First off, we all must agree that God has limited sexual expression to God’s Safe Zone, marriage, and only between husband and wife.

Secondly, we need to filter whatever we have uncertainty about through 1 Corinthians 13.  Don’t worry fellow theologians, I’m not saying the passage is about sex.  But, it IS about love, and they are connected.  When pondering the “correctness” of an act or activity it is good to filter our desires and motivations through verses 5-7.  (That’s a whole ‘nother post.)

Using the chapter’s framework that describes what love is, and what it is not, helps us to evaluate what we or our mate are considering.  It helps us develop a proper mindset for how we approach the marriage bed and it establishes an attitude of love and care instead of an attitude of power, lust, and control.  Christian sexuality has no place for violence against the one we love.  Ever.  Even if they “ask” for it.

Keep in mind, that what is OK for one couple may not be OK for another.  Not because of the act/activity, itself, but because of how it is perceived or responded to by a spouse, or its effect on them.  In other words, there is room for personal preference in the bedroom.  And THAT is where the “PISTACHIO PRINCIPLE” comes into play.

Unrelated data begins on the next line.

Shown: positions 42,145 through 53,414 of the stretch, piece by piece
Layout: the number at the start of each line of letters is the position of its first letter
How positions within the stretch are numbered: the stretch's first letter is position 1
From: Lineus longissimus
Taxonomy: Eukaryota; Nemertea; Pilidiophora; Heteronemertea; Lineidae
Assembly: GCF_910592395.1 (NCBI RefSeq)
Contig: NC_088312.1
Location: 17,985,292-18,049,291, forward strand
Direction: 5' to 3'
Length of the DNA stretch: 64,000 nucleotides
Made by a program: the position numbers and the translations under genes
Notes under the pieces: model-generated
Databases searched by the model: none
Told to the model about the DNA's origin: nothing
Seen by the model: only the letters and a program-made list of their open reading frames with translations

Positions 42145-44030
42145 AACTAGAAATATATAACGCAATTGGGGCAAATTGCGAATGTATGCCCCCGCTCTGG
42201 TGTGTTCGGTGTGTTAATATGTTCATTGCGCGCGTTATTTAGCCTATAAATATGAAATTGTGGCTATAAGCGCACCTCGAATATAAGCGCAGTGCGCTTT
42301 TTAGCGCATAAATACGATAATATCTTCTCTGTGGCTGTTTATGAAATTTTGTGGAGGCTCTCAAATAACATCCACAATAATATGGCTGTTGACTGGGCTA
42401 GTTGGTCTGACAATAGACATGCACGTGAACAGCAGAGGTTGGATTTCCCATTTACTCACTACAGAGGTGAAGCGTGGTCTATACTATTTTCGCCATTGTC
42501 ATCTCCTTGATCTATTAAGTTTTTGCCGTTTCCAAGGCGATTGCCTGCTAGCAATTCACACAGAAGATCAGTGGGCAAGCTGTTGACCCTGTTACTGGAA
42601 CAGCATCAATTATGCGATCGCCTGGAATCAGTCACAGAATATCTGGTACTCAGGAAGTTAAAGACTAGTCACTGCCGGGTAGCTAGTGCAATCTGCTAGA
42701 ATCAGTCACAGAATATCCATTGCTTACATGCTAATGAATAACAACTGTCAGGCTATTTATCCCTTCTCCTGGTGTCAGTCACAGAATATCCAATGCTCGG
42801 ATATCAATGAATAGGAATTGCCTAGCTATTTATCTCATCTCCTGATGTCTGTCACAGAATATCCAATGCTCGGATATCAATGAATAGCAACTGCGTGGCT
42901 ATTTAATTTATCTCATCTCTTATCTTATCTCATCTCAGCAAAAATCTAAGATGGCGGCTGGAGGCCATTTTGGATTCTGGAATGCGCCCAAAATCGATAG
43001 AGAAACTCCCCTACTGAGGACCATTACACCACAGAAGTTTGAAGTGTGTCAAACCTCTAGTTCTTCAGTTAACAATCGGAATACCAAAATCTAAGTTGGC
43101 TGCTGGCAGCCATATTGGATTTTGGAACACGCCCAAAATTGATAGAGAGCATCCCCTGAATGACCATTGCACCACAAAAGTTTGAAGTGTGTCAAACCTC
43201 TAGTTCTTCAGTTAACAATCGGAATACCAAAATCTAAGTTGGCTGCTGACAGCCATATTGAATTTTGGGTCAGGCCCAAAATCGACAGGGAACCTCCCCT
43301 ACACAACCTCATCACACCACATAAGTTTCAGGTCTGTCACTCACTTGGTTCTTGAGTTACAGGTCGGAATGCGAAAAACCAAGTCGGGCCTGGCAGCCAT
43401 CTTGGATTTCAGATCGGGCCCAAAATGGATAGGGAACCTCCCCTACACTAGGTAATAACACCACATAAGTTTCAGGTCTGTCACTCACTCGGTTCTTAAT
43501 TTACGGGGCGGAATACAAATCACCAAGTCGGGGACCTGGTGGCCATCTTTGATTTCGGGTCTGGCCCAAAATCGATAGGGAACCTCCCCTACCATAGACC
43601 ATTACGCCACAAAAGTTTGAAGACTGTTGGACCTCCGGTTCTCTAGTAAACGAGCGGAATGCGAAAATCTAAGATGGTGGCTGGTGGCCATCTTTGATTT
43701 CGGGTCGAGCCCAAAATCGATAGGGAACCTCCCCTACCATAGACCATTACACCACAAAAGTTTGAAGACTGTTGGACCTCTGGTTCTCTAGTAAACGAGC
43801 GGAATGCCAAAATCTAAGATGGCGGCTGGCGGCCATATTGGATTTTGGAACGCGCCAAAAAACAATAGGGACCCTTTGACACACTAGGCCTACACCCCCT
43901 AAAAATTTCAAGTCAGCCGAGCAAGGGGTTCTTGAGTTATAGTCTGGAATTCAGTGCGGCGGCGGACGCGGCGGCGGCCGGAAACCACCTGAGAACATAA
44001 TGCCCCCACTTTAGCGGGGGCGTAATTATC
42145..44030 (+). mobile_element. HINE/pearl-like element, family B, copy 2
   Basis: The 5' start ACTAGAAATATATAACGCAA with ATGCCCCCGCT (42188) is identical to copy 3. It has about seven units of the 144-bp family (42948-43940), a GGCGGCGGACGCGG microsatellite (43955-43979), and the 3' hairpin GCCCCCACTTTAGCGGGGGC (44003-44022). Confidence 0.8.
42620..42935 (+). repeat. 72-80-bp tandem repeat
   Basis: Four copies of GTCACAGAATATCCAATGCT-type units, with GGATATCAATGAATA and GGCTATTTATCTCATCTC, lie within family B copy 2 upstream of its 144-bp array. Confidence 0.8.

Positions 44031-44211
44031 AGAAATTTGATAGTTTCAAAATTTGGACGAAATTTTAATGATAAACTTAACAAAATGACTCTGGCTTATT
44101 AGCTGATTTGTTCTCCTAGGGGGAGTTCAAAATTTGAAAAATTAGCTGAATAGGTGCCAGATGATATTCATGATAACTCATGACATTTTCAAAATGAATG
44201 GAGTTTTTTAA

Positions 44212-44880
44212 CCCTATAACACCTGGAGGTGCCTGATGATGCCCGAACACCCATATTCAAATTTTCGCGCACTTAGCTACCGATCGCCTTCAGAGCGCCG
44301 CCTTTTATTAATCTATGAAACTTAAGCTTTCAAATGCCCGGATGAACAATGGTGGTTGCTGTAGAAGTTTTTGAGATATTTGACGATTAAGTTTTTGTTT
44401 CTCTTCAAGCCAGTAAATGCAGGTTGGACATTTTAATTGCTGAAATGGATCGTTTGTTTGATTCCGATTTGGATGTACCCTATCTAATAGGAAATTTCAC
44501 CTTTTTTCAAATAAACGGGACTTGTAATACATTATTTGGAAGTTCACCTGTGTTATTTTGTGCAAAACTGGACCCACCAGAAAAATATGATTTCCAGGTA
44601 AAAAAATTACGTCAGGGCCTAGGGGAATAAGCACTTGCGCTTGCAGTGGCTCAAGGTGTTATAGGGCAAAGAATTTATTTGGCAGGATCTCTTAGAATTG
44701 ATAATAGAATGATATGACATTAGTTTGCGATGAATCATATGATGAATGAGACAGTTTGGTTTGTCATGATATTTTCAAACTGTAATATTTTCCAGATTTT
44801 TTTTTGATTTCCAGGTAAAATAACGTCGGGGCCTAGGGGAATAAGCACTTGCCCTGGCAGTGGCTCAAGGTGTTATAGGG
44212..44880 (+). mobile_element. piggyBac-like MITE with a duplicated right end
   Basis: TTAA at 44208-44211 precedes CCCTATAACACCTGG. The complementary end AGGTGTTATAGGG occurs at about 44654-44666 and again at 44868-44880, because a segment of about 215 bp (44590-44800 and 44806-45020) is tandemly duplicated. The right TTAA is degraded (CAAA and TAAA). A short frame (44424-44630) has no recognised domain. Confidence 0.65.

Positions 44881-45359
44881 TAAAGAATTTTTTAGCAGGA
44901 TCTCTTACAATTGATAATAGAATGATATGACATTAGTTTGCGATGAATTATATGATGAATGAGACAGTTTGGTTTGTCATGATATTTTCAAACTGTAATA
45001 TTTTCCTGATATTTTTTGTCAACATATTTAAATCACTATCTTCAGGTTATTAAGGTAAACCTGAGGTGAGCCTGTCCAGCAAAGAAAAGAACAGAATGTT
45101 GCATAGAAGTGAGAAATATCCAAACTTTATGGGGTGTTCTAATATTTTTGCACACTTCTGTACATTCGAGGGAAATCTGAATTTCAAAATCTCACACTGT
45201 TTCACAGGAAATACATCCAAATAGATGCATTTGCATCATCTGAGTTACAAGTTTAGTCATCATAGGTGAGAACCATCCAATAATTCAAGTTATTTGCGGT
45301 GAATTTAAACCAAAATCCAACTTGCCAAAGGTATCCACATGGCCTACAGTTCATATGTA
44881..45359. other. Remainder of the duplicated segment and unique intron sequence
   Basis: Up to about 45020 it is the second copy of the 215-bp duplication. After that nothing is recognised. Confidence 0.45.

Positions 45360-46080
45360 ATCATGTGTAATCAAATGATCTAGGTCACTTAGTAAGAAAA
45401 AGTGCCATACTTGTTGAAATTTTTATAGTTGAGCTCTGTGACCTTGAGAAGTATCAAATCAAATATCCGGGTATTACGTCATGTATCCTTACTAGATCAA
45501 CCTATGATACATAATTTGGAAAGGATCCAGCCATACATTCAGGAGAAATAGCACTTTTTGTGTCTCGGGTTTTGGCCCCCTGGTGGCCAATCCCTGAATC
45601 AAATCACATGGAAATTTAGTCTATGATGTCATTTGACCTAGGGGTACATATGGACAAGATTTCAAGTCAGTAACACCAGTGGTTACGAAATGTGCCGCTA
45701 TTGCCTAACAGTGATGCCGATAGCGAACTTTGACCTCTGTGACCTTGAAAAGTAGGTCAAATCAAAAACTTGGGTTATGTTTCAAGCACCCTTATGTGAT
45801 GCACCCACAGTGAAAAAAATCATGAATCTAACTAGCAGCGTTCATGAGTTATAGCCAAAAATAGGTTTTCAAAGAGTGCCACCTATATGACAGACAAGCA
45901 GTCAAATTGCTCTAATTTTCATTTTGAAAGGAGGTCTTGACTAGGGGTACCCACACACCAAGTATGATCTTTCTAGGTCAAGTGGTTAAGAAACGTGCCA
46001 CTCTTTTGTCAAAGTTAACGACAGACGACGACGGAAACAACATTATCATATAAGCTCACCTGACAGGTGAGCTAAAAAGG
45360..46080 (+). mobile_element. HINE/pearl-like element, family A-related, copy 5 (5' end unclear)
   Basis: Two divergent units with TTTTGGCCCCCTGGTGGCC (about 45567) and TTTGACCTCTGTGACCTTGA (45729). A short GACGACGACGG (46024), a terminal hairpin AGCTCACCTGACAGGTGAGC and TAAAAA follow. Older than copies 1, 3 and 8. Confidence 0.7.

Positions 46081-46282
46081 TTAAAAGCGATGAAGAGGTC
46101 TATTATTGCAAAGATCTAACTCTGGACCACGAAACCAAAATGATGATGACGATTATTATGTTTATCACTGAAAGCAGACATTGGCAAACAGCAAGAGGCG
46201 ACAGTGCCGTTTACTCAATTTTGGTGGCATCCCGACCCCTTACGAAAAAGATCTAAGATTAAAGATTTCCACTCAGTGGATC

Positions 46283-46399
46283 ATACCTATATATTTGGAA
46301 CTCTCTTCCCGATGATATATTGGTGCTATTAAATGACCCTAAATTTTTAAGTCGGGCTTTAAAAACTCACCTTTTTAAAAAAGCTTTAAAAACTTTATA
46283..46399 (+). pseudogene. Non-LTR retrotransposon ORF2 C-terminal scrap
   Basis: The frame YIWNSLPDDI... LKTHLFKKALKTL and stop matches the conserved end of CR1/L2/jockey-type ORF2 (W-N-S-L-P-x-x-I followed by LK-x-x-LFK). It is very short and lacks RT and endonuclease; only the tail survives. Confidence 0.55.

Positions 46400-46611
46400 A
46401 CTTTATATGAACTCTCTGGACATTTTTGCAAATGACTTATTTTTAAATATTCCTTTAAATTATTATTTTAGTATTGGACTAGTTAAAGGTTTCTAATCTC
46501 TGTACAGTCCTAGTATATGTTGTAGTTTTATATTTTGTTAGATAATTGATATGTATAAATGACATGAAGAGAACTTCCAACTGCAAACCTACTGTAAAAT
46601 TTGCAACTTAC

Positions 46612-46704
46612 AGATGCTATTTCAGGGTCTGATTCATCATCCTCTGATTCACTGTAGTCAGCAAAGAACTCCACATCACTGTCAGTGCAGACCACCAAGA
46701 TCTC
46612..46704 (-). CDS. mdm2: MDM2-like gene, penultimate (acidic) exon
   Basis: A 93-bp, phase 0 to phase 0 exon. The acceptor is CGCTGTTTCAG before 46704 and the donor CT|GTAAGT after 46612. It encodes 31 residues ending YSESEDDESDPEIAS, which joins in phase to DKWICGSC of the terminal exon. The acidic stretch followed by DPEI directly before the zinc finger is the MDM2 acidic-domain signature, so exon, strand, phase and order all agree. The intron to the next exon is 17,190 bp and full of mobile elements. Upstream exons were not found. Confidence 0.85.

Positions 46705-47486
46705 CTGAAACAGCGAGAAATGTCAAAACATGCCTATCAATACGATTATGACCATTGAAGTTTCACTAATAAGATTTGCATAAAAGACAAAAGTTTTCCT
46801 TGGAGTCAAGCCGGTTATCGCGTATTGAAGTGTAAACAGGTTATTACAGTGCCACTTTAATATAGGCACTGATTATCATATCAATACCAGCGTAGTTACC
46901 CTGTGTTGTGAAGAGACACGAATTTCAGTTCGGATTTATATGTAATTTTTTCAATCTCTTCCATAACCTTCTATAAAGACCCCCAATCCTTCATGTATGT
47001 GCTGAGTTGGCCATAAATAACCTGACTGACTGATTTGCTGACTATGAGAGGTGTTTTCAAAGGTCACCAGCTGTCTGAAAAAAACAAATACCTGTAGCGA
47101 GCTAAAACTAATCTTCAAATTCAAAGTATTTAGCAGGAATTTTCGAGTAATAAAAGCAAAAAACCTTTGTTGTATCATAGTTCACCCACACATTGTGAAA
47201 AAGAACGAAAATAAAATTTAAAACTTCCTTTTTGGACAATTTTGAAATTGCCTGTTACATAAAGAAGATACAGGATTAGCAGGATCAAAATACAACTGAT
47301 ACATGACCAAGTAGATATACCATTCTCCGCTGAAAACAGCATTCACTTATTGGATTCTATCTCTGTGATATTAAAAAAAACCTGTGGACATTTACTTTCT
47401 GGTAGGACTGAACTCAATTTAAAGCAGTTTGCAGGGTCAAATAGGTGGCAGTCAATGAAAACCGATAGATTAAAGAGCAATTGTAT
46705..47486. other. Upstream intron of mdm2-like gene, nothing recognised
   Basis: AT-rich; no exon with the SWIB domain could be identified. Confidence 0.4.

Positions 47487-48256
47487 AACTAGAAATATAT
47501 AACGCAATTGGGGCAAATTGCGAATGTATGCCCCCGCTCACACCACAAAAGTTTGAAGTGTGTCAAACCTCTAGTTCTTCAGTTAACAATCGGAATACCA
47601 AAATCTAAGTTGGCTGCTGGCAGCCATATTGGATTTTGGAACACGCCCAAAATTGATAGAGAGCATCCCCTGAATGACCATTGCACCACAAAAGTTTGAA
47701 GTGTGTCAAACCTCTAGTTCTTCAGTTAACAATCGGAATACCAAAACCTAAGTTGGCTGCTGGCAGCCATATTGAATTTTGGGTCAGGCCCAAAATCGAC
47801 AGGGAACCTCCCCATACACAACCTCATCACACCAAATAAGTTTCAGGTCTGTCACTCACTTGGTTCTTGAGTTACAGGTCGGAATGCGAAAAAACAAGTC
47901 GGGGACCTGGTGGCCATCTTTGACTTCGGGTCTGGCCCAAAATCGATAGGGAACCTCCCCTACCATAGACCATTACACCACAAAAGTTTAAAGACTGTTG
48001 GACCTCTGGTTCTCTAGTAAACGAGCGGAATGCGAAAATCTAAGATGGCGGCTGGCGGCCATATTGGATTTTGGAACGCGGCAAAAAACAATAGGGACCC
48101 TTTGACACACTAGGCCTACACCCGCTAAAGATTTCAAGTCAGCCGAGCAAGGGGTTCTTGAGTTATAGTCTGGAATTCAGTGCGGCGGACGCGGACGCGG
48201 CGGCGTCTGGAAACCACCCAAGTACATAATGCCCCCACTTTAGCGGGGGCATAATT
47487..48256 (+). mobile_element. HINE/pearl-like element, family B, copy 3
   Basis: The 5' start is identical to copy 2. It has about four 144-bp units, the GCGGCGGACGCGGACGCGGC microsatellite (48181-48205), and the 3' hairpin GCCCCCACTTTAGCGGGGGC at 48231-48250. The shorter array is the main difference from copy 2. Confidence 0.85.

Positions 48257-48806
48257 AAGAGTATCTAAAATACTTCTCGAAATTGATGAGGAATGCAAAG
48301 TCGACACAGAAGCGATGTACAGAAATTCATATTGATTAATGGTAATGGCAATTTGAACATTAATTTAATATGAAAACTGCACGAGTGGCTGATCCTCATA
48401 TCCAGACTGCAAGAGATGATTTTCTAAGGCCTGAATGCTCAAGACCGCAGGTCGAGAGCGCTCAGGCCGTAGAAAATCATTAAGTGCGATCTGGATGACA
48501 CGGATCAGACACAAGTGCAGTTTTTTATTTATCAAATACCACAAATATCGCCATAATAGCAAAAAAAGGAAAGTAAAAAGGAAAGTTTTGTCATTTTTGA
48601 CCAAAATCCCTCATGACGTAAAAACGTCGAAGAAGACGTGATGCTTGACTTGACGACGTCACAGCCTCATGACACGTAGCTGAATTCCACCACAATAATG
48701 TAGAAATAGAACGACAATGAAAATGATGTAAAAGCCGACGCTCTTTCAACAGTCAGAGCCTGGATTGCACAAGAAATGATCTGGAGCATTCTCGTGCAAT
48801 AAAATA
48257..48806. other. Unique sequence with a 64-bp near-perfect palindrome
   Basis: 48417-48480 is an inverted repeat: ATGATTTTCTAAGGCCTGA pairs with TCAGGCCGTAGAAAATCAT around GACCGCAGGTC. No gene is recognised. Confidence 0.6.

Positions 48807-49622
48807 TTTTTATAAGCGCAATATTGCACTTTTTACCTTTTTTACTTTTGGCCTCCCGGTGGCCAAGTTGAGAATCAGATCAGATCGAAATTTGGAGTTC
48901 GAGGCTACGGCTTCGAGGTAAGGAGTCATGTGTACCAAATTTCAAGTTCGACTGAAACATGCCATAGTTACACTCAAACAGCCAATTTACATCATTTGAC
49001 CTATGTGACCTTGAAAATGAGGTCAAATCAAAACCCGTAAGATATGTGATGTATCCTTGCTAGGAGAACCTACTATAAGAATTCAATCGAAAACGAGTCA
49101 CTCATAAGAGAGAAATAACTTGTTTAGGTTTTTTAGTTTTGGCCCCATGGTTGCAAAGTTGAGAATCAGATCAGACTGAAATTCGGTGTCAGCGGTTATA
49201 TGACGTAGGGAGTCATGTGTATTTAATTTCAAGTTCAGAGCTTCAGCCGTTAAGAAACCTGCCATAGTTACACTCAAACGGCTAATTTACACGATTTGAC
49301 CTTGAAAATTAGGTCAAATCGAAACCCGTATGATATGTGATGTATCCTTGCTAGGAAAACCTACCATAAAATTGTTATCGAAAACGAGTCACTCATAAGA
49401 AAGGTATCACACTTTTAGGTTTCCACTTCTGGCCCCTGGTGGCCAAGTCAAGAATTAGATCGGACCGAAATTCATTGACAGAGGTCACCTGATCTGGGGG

Go to the store and shop for ice cream.  (Not now, after you finish my post!)

There are a jillion flavors and combinations of ice cream.  Some of it is not even ice cream!!!

Sure, you’ll always find the BIG THREE,  the old standards: Vanilla, chocolate, & strawberry.

But, depending on where you shop you may have many other choices:

  • Orange sherbert
  • Neapolitan
  • Raspberry (Hmmmmm…)
  • Coffee
  • Mocha Almond
  • Pistachio
  • And many more.

Now, most folks will enjoy one or more of the Big Three, but many of us have varied and, sometimes, diverse tastes that we wish to indulge from time to time.

(Don’t go TOO far with this metaphor, OK?)

Let’s say that you just HATE Pistachio! Maybe it’s a little bit not to your liking or maybe just you find it positively GROSS.  That’s fine, but it doesn’t then mean that all Pistachio Lovers are sinning and therefor headed straight to Hell for liking Pistachio ice cream.  Nor does it mean that they are bad people for liking Pistachio, or for even wanting to give Pistachio a try..  It just means that YOU don’t like it!  That’s cool.

Let’s say that you just LOVE Pistachio!  It is the best. Its a great flavor and you could order it at Braum’s three times a day!  SUPER!  But, that does not mean that God has ordained that everyone must love Pistachio ice cream.  People who don’t love it are not outside God’s will.  They are not close-minded or old-fashioned.  Not at all.  It just means that YOU love Pistachio while they do NOT, and that’s OK, too!